“The Last Temptation of Christ” was a novel written by Nikos Kazantzakis in 1953. The original Greek version was translated into English in 1960 and in 1988 became a blockbuster movie. The central thesis of the book is that Jesus, while free from sin, was still subject to fear, doubt, depression, reluctance, and lust. Kazantzakis argues in the novel’s preface that by facing and conquering all of man’s weaknesses, Jesus struggled to do God’s will without ever giving into the temptations of the flesh. We know the biblical story of Satan’s three offers to tempt Jesus by asking him to turn stones into bread, throw himself off a high cliff, and to bow down and worship him in exchange for all the kingdoms of the world. With each offer Jesus rebuffed Satan. So how do you rebuff temptation?
Remember the hymn “Yield Not to Temptation,” with the stanza, “yield not to temptation for yielding is sin, each victory will help you some other to win, fight manfully onward, dark passions subdue, look ever to Jesus, he will carry you through.” When faced with temptation do you say, “Get behind me Satan?” Do you use your mental will power to fight whatever is enticing you? Do you recite the Lord’s Prayer, “lead us not into temptation and deliver us from evil?” Do you flee from the enticing situation and immerse yourself in something else? And how exactly does temptation appear in our lives these days?
Temptation means, “something that is alluring, or enticing, or seductive.” I wonder what the Motown Temptations had in mind when they named themselves? How does temptation evidence itself: flattery from a coworker that can quickly lead to something else—especially if either or both of you is married; foods of every variety that you know you should avoid, especially that box of donuts that appear each morning at the office; sexual stuff of every variety on the Internet, especially naked pictures of folks; Internet porn of every variety; drugs and alcohol; cigarettes, wrongfully taking other people’s money; crimes of every variety? You name it, temptations are all around us every day—enticing us to do something we probably should not do. But in a world in which “everything goes” can there be any such thing as temptations anymore—or a reason to resist temptation?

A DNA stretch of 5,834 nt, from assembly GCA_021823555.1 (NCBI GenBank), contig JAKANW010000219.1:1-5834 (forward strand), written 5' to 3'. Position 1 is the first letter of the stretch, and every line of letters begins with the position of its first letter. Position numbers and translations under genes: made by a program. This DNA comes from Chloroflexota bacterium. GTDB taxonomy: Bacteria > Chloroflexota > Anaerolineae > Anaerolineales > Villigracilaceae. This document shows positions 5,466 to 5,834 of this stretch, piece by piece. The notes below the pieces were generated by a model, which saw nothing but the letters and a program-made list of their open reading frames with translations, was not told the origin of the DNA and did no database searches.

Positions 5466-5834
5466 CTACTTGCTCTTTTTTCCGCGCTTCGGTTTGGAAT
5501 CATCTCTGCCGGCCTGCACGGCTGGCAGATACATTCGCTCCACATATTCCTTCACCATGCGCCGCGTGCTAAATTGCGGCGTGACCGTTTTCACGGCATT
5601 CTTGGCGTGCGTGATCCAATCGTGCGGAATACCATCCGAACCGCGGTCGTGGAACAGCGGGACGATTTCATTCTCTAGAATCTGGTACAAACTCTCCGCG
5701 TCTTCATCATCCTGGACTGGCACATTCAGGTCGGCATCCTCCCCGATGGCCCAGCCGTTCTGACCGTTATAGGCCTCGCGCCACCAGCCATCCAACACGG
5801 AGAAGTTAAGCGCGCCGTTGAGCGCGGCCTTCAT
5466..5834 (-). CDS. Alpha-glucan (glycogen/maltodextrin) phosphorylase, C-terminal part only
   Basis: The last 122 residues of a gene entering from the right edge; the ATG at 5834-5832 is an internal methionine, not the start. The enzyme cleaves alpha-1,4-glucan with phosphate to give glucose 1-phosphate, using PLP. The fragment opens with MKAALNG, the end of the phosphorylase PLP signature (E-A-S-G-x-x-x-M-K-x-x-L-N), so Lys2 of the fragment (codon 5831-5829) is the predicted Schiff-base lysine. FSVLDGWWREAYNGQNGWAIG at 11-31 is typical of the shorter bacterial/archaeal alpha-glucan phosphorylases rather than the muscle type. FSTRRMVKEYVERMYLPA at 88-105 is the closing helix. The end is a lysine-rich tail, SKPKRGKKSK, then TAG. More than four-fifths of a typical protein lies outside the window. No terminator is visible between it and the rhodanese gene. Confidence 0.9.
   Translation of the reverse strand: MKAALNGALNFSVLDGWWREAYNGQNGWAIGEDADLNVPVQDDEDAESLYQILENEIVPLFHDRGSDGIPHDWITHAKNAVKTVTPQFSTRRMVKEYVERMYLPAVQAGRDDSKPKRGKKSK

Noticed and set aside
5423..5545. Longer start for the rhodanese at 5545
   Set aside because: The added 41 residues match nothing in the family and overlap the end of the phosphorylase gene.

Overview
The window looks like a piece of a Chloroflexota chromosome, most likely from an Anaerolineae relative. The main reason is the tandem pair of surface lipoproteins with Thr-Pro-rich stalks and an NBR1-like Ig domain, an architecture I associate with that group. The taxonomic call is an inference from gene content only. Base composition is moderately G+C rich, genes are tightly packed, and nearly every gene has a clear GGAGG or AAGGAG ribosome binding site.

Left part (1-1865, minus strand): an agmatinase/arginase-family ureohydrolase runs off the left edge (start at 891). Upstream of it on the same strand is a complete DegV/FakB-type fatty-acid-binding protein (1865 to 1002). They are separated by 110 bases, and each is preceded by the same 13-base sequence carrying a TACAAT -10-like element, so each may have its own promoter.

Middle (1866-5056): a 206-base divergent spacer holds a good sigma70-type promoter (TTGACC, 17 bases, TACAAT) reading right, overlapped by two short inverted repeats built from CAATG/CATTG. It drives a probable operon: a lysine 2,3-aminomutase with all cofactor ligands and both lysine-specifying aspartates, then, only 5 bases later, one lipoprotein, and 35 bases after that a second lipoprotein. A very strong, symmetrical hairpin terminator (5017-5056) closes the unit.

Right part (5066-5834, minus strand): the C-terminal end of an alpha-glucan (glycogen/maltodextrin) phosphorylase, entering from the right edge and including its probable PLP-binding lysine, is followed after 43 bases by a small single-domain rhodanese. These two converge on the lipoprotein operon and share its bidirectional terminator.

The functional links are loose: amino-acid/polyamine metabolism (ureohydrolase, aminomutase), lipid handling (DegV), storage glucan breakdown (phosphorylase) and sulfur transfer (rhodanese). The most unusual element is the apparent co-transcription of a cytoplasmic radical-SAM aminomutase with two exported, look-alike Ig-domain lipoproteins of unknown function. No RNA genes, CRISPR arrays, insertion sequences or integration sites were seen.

If there is no right and wrong, no moral standard except for whatever makes a person feel good, can there be hard and fast rules about temptation? How do you know that whatever is enticing you is in fact wrong? Can it be wrong for one person and “right as rain” for someone else? Can sexual infidelity be wrong for monogamous couples but “just fine” for couples who are swingers? As the saying goes, “whose morality?” And what happens to “if it feels good do it, if it looks good eat it?”
The woman who assisted the two inmates to escape from a New York prison apparently was enticed and seduced by those two guys. At what point should she have “yielded not to temptation” and stopped delivering escape tools to them? At what point should some sense of right and wrong have kicked in and told her to cease any further participation. How could she have gone as far as she did with these two guys without feeling some overwhelming sense of “this is wrong?” What exactly did these guys do that made her jeopardize her job, her marriage, and her freedom in order to help them? How enticing could two guys be who were locked up for violent murders? What could she have seen in them? And is this how temptation really works—cunning, clever, smooth-talking, subtle, something that “works it magic” on your good sense?
Can you avoid tempting by just avoiding tempting situations? Can you avoid enticing drugs by avoiding people who use drugs? Can you hang out with folks who go to dope houses and think you won’t ever become a drug user? Can you resist bad foods by just not looking at that big box of fresh donuts that someone brings to the office everyday—and what about that delicious aroma of freshly baked donuts that makes them irresistible? What about the temptation to smoke cigarettes or marijuana? Can you fight temptation with will power alone-as in “resist evil and it will flee from thee?” Can you pray your away out of tempting situation where you immediately invoke “in the name of Jesus” and overcome weakness? Do you want to overcome weakness? Do you want to resist temptation, or do you want to, dabble a bit with enticing situations hoping that things won’t go too far and you end up saying “the devil made me do it?” What was the last temptation your faced and how did you deal with it?
Copyright 2015 – L. Arthalia Cravin. All rights Reserved. No part of this commentary may be reproduced, stored in a retrieval system, or transmitted by any means, electronic, mechanical, photocopying, recording, or otherwise, without written permission from the author.